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Rice Cookers

post #1 of 11
Thread Starter 

I want to start cooking rice and have heard that a rice cooker makes the process very easy, I prefer Greek rice and basmati/Persian style rice will a rice cooker work ok for me?

 

On the rice episode of Good Eats he goes over cooking rice in a pan but doesn't even mention rice cookers, as if they are inferior?

post #2 of 11

They're not necessary but they can be convenient if you have the storage or eat A LOT of rice. I don't think they do a better job, just automate it.

 

But I've not used any of the expensive fuzzy logic ones either, just an inexpensive Aroma brand.

post #3 of 11

How much easier can a ricecooker be than the utterly simple rice "absorption" cooking method?

Per person (good portion); put 1 coffeecup of rice in a pot. I don't wash nor rinse the rice first. Add 1+1/2 cup of water. Add some salt. Stirr. Ready to start cooking...

Cover the pot and let it covered during the entire cooking and do not stirr while cooking. Bring to a boil on medium fire. Before it starts boiling, reduce the fire to very low. Let cook for 8-10 minutes, take from the fire and let the pot covered and untouched during another 5 minutes. Done.

Let's resume the jobs involved; filling the pot, reduce the fire to very low, take the pot from the fire. That's it!

 

 

You can pimp this method a little by first "frying" some herbs and/or spices in oil(I believe in India this is called a "tarka"), then add rice, fry also, add water or stock and proceed as above.  Not a task for a rice cooker

 

There's also the risotto, where stock is added a bit at a time. Also, no rice cooker task.

 

 

Quote:
Originally Posted by circumnavigate View Post

...and have heard that a rice cooker makes the process very easy... 

post #4 of 11

Actually Alton Brown does an equipment review in one episode. (Sorry its been a while don't remember it. Try season two or three) He also is not a fan of the rice cooker. I don't remember what he said, but I think he recommends the oriental bamboo steamers if you want steamed white rice.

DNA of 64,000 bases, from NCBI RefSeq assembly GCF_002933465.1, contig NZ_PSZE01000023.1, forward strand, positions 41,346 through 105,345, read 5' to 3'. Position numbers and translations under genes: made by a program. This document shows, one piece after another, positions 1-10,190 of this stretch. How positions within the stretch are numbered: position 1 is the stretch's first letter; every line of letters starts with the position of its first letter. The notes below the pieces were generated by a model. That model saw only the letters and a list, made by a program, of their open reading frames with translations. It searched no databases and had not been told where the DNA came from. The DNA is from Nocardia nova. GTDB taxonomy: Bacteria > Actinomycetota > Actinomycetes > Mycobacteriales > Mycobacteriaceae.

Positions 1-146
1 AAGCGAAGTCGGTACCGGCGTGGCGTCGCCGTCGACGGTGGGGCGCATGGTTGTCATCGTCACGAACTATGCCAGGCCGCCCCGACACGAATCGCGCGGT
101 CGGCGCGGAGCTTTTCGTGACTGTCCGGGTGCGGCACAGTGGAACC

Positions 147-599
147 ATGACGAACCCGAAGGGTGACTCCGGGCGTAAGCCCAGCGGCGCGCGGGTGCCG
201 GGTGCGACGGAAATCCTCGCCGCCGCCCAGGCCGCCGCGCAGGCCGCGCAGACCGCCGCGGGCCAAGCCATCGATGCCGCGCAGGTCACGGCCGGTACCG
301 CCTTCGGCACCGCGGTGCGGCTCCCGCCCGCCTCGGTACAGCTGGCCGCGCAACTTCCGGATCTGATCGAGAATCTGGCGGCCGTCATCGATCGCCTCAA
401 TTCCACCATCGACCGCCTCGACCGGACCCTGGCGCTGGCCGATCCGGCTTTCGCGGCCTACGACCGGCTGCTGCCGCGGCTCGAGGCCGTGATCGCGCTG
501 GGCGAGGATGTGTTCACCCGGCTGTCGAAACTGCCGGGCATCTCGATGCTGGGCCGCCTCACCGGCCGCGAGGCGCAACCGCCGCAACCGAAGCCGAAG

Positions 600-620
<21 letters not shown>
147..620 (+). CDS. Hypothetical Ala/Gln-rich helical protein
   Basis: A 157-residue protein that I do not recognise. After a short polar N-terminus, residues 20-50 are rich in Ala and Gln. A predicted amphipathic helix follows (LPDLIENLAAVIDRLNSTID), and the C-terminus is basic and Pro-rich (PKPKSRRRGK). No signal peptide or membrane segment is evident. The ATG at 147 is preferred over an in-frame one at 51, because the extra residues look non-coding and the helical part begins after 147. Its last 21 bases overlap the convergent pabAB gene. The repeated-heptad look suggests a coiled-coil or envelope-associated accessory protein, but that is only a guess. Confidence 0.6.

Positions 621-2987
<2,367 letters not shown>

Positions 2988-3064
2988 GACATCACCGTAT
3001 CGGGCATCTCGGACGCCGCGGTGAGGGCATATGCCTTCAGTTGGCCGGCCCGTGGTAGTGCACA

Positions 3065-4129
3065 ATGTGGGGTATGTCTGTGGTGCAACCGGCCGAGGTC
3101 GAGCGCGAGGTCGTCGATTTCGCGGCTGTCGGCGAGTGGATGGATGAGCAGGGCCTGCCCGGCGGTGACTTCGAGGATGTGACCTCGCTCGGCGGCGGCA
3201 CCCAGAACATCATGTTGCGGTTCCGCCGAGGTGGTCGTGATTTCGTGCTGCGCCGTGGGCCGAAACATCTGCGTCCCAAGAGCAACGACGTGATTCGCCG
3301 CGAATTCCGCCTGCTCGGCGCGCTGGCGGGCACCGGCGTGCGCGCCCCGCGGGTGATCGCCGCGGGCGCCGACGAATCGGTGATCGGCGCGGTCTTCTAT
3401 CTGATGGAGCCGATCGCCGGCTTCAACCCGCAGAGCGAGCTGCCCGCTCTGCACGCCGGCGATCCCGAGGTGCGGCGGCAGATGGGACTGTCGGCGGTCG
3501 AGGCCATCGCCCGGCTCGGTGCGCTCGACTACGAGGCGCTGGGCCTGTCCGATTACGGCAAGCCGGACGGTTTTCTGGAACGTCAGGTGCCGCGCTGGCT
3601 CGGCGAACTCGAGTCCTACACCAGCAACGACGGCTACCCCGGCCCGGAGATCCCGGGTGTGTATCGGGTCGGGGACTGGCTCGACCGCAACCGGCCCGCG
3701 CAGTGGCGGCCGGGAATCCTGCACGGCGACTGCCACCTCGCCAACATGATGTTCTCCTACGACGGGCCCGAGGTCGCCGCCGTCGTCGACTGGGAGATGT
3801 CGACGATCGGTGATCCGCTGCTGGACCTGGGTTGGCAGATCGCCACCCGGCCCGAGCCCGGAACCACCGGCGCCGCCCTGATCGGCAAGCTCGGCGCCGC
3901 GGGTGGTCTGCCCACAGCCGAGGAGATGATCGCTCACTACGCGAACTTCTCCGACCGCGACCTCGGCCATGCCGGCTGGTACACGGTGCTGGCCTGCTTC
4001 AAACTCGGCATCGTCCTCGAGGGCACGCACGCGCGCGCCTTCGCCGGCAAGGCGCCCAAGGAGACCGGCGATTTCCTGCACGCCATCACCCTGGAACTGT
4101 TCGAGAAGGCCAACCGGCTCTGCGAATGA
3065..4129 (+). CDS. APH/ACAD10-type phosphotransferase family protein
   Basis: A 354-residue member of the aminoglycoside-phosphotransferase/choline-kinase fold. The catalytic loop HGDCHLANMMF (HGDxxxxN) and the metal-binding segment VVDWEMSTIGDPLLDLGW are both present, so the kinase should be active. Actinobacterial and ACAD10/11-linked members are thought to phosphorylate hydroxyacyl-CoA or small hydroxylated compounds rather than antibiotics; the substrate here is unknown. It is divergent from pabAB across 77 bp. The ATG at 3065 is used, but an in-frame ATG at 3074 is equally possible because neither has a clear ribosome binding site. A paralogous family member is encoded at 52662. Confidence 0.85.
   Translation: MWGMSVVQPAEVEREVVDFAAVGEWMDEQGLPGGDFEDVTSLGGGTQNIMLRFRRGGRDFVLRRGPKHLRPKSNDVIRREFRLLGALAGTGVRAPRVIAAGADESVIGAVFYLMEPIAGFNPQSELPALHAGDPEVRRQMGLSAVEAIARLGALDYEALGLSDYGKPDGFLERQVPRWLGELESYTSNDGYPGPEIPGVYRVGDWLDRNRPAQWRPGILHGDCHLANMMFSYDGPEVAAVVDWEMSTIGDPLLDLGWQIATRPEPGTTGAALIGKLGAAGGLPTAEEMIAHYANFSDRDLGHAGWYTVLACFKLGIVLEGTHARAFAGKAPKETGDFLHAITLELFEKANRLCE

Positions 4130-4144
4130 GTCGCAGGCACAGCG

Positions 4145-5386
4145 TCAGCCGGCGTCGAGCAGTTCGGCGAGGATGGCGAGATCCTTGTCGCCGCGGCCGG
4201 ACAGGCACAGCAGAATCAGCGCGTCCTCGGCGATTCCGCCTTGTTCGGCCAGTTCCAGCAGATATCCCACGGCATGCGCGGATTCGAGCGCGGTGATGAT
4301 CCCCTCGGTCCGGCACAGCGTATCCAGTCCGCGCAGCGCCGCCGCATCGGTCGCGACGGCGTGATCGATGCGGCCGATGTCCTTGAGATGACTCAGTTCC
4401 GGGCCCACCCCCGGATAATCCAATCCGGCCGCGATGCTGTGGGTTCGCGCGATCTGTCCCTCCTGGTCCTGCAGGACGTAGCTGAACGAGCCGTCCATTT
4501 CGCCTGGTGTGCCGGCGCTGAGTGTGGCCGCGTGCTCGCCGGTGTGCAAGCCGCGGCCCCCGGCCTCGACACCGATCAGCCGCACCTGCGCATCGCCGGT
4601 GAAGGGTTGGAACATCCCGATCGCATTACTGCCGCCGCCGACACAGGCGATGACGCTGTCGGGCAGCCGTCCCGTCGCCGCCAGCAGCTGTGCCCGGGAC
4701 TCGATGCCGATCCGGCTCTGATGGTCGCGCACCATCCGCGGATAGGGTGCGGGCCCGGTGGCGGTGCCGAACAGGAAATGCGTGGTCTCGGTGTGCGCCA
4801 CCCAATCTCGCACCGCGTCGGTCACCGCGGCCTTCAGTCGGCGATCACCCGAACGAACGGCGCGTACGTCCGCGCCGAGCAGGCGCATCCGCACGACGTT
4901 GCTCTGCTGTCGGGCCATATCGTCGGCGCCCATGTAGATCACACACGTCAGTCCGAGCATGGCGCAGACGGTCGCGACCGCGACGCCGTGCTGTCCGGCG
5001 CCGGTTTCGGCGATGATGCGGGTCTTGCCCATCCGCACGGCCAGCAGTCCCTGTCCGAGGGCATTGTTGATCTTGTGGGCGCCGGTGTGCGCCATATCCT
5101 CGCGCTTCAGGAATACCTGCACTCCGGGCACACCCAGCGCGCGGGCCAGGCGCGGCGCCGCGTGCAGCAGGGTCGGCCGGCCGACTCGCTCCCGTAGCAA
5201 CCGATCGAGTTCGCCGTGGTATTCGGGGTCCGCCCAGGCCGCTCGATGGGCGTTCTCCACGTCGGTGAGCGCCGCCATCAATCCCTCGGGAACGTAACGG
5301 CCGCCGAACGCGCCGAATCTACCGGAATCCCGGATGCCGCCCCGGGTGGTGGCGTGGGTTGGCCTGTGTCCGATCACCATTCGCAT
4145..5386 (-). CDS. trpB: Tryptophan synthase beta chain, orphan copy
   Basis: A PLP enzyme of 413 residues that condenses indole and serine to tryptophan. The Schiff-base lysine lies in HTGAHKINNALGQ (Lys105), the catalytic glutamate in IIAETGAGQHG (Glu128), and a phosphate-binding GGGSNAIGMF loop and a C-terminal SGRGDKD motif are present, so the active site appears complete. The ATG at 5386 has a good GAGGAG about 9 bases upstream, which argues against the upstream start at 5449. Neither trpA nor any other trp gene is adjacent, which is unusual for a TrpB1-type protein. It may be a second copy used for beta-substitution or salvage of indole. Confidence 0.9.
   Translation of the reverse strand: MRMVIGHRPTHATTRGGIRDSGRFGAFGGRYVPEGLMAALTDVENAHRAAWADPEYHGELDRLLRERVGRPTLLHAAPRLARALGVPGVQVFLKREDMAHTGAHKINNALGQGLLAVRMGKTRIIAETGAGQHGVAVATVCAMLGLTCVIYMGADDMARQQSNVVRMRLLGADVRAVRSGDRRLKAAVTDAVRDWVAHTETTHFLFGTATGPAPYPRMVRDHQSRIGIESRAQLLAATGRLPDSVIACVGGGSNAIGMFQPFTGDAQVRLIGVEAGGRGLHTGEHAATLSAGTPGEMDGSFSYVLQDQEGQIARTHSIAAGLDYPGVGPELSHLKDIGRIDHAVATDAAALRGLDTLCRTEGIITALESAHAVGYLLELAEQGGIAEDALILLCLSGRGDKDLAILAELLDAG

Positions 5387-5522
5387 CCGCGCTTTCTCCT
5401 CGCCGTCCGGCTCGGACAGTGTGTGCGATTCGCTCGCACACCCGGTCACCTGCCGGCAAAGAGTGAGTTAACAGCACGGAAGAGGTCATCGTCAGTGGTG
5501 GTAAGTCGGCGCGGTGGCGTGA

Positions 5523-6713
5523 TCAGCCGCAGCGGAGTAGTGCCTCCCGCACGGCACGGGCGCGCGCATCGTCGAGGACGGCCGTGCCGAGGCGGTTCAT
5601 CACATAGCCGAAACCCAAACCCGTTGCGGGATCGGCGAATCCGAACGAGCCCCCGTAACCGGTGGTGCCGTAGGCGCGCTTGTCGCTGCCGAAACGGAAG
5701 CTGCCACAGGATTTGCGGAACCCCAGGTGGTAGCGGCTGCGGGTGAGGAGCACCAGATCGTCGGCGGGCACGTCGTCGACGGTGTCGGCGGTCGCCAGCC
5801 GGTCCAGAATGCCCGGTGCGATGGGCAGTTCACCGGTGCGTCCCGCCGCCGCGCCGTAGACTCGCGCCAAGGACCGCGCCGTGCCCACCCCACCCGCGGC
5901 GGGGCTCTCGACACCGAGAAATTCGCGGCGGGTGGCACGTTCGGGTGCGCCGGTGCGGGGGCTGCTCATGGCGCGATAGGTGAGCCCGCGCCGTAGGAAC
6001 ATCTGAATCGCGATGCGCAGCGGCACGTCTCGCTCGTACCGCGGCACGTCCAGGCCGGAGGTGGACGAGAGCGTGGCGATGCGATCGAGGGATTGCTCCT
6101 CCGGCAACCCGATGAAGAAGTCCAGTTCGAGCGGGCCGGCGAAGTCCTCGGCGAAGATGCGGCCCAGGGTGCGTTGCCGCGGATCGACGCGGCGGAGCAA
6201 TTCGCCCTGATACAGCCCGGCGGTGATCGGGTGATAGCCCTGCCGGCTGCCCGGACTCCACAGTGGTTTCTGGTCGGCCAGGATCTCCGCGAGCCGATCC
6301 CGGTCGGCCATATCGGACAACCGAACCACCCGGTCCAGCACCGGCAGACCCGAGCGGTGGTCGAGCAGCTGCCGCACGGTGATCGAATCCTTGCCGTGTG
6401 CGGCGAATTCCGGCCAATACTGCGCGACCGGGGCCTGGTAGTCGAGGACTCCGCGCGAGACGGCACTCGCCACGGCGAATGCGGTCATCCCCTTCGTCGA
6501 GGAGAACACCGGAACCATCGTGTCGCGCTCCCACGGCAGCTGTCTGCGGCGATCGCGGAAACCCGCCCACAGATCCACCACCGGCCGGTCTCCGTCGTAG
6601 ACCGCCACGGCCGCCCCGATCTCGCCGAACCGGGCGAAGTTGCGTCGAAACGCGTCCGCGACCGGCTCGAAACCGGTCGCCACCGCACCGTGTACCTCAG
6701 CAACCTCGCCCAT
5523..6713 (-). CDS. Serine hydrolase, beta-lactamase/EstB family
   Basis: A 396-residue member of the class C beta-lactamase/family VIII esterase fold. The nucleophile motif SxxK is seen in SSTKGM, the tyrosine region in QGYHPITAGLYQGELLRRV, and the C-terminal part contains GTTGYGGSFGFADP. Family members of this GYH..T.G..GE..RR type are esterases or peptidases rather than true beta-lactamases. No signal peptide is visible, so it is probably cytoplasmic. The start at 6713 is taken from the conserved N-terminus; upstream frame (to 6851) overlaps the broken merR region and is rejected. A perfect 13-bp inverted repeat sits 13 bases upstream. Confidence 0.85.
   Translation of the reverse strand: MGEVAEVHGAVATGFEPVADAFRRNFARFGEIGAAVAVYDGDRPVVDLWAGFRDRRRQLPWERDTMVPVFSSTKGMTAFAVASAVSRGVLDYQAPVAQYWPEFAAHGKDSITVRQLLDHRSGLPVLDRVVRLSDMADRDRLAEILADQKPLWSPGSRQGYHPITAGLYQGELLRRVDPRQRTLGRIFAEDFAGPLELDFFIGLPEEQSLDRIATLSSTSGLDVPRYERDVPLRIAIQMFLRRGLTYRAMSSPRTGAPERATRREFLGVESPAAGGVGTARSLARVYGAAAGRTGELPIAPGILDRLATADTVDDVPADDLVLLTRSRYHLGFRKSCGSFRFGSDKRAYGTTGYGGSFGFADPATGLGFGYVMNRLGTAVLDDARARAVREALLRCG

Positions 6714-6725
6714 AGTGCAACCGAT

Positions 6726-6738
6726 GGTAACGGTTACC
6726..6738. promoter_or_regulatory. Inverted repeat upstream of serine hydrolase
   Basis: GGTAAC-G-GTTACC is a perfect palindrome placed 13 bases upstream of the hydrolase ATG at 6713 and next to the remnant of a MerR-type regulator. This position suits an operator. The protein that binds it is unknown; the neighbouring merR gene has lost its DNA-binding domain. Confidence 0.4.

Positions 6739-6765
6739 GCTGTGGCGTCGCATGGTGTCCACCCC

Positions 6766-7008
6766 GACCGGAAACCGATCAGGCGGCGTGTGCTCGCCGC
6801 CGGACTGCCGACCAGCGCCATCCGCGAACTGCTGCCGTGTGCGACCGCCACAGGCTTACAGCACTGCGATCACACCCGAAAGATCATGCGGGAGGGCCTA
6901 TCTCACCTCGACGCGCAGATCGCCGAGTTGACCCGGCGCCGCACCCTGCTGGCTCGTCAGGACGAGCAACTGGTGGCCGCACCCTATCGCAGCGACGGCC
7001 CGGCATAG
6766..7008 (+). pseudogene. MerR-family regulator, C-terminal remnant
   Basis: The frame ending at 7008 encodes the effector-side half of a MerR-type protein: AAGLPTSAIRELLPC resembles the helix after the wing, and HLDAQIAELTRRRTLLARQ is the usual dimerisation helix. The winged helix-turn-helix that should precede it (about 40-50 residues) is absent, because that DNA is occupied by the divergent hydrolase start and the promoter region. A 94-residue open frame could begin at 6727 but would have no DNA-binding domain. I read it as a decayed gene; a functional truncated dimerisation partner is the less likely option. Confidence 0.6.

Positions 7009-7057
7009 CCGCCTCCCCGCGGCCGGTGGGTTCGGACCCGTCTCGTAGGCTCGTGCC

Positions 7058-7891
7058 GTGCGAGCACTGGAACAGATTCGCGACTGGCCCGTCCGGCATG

Those rice cookers only shut down when they detect that the rice is cooked. I believe that there is some kind of humidity sensor inside the unit. When it senses a certain level, most rice will be cooked and it shuts down.  It will not save much time cooking or cleaning. Only limits your options in terms of different techniques you could use for creating different styles of rice. CB covers that point above.

A person who never made a mistake, never tried anything new.  - Al E
Guests, like fish, begin to smell after three days.  - Ben Franklin
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A person who never made a mistake, never tried anything new.  - Al E
Guests, like fish, begin to smell after three days.  - Ben Franklin
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post #5 of 11

The sensor doesn't sense humidity -- it senses temperature.  It basically shuts off when the temperature gets to much higher than boiling.  The design is absolute genius because it basically shuts off when the water is gone (as long as there is water it can't go above boiling temps).  This means that it will never burn or singe your food.

 

It also means how long it will cook will depend on how much water you put into the outer pot.  Assuming you use the basic one.

 

The main thing about rice cookers is convenience.  That and the fact that you can't really burn the rice.  At worst you put in too much water and the rice comes out mushy, or too little water and the rice comes out with a raw center.

 

Short grained rice such as sushi rice must be soaked before cooking.  Long grain MUST NOT be soaked, or it will come out mushy.